Disgrace His Wife's Peculiar Position.
Chicaoo, July 29. If the facta are as
represented a grotesque travesty on justice
was followed by a tragical scene at an early
hour yesterday morning In Judge McCon
nell's court-room, when James W. Smith was
convicted of a crime of which he was inno
cent and sentenced to niue long years in the
penitentiary. With a braiu aflame at the
thought of the awful wrong which had been
done him, the half-crazed man pluuged a
knife into his breast, while on his bended
knees protesting his innocence. This des
perate act marked the climax of a story in
which selfishness, cunning and revolting cru
elty reached a depth almost beyond human
History of the Case.
Jamas V. Smith is a draughtsman, and
until his arrest had for many years been em
ployed in the i.fflce of the New York, Chi
cago and St Louis railway. He is married
and has one child, a girl, born about niue
years ago, previous to his removal from Siew
York to Chicago. About tbe time Mr. Smith
moved to Chicago be met witb an accident
of so serious a nature that a dangerous sur
gical operatiou was necessary. Although tbe
unfortunate man recovered, it left him in
such a condition as to preclude tbe possibil
ity of committing the crime of which be was
convicted Saturday night Mr. Smith re
sumed bis work at the railroad office, and by
strict attention to duty built and paid for
comfot table home.
His Wife In the Plot.
According to tbe story as it is told now
Smith had enemies in the oilice, who were on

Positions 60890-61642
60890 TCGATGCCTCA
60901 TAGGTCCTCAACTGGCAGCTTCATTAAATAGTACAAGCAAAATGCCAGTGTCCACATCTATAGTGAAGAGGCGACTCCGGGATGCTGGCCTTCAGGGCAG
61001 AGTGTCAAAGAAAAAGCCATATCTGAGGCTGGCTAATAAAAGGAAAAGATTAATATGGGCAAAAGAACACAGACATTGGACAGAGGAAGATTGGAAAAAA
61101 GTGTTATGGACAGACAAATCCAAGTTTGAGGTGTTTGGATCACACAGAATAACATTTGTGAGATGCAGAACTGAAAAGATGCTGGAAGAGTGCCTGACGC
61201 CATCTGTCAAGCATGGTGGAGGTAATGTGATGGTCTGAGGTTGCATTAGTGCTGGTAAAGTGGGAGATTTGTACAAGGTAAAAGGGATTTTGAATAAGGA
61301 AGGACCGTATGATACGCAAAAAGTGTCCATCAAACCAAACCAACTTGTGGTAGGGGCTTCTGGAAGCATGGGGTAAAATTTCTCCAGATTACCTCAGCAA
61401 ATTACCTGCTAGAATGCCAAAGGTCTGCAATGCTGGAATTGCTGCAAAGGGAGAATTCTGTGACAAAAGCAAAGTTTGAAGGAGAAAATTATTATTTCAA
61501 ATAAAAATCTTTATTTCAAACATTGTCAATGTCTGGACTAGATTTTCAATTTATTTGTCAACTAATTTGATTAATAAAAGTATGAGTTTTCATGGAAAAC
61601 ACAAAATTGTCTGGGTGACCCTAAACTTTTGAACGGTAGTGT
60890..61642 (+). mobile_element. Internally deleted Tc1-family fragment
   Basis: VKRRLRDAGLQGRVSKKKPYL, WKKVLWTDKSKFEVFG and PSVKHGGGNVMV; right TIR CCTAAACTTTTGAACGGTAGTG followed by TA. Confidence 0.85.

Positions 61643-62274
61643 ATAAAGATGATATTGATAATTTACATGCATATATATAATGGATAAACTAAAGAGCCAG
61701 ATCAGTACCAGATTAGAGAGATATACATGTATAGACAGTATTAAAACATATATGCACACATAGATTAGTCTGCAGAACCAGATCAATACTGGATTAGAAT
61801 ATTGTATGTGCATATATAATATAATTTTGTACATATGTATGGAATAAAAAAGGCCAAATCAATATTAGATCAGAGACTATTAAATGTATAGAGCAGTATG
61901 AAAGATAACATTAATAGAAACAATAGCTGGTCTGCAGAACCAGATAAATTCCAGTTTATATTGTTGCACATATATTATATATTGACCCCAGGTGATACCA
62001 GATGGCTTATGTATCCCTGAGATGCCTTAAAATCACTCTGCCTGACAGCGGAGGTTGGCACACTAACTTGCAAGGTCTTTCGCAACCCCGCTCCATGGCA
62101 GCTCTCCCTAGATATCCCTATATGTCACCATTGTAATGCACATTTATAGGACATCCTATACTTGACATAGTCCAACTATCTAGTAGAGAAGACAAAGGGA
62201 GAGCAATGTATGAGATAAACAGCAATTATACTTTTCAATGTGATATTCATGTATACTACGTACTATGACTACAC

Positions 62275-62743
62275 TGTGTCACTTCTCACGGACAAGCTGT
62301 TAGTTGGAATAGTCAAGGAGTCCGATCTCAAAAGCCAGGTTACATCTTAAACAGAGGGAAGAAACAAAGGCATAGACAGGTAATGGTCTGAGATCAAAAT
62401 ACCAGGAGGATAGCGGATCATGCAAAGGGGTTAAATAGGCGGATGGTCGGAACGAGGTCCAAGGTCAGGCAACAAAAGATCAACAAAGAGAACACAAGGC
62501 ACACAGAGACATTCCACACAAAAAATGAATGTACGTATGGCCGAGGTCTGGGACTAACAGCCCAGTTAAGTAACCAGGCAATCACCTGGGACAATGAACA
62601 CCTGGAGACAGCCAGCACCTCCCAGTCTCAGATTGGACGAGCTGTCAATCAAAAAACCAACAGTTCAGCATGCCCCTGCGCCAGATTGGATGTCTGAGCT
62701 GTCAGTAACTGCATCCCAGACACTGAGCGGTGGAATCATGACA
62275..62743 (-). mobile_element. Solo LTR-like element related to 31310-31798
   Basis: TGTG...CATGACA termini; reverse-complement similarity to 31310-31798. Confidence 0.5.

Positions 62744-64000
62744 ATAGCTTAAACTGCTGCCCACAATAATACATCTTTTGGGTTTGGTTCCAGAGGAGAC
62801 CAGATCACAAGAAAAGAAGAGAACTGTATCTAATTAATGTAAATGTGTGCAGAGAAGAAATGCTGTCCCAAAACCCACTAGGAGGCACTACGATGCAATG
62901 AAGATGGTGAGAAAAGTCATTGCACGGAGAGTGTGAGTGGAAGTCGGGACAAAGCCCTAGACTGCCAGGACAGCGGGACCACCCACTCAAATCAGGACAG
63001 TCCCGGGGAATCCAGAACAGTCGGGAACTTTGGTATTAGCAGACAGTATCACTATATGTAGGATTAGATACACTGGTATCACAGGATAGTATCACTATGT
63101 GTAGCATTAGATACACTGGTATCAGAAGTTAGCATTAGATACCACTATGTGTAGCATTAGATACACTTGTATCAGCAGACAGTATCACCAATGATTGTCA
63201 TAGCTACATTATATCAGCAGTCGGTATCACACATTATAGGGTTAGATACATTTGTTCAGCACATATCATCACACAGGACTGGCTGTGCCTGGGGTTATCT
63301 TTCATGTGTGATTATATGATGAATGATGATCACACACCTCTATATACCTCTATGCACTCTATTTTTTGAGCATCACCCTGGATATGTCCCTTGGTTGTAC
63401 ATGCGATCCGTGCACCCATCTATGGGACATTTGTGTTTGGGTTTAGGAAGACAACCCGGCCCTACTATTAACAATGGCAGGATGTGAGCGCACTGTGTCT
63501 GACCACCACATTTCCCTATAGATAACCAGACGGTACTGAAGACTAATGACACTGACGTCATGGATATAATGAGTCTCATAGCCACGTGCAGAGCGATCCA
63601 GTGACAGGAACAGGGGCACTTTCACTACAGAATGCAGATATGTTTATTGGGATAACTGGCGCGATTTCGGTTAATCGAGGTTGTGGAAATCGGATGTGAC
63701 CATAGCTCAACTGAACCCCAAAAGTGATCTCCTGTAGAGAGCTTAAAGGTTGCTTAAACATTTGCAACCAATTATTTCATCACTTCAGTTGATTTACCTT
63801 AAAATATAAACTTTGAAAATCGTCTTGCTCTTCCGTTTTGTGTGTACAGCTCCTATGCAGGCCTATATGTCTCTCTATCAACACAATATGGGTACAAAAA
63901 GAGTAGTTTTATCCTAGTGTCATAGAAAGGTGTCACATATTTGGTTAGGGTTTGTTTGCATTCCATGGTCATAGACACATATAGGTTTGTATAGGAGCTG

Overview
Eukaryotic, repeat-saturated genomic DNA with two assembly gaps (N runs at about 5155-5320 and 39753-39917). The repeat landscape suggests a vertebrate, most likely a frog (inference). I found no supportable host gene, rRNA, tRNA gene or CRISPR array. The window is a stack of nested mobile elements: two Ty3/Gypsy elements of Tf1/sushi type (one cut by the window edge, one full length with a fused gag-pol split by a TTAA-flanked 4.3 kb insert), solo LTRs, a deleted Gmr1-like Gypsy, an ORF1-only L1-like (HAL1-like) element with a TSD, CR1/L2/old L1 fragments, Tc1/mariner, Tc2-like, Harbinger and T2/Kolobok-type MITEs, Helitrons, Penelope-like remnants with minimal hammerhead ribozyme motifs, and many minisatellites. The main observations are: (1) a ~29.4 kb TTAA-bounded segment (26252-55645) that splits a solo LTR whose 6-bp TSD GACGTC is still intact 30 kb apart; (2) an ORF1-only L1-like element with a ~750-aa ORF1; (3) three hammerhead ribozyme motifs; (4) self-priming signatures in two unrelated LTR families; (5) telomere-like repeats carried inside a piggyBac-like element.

the at.-li to do bim harm, and aided un
wittingly or unwillingly by Mrs. Smith
they concocted a most outrageous plot
against- his honor. For some reason Mrs.
Smith wanted a divorce, and as hsr hus
band's reputation was without a spot, she
knew she could not got it, and was th
easier led into the plot A few months ago
Mr. and Mrs. Smith adopted a child from the
Home for the Friendless. Anna Louise Kee
was the name of the little bright-eved.
S-year -old girL Tbe child was discovered by
Mrs. Hope, of Akrou, Ohio, who frequently
Visium tne Smith family. Mr. Smith was
glad to take the little girl into his home, ou
account of his own child, who had no little
sister or brother for a companion.
An Infamous Charge.
The opportunity was presented to his
enemies by the girl's presence in his family,
and matters reached a climax one afternoon
when Smith was arrested on a charge of
criminal assault on tbe Kee child, made
against him by Mrs. Taylor, who lived in
the neighborhood. When the case was heard
before Justice Murphy a certain woman
swore positively that he was guilty, and as
serted that she had examined tb little girL
On this testimony Smith was held to tbe
grand jury and on it indicted by that body
an t held to tbe criminal court on tbe
original charge. This was perfectly satis
factory to all the conspirators but Mrs.
Smith. She was not trying to seud her hus
band to tbe penitentiary, but had either
started the rumors in circulation or ha t per
mitted them to go uncontradicted for entirely
rr. Smith Repents Her Error.
This was plain from her action during tbe
trial. She visited her husband in tbe jaiL
and wfth tears begged his forgiveness and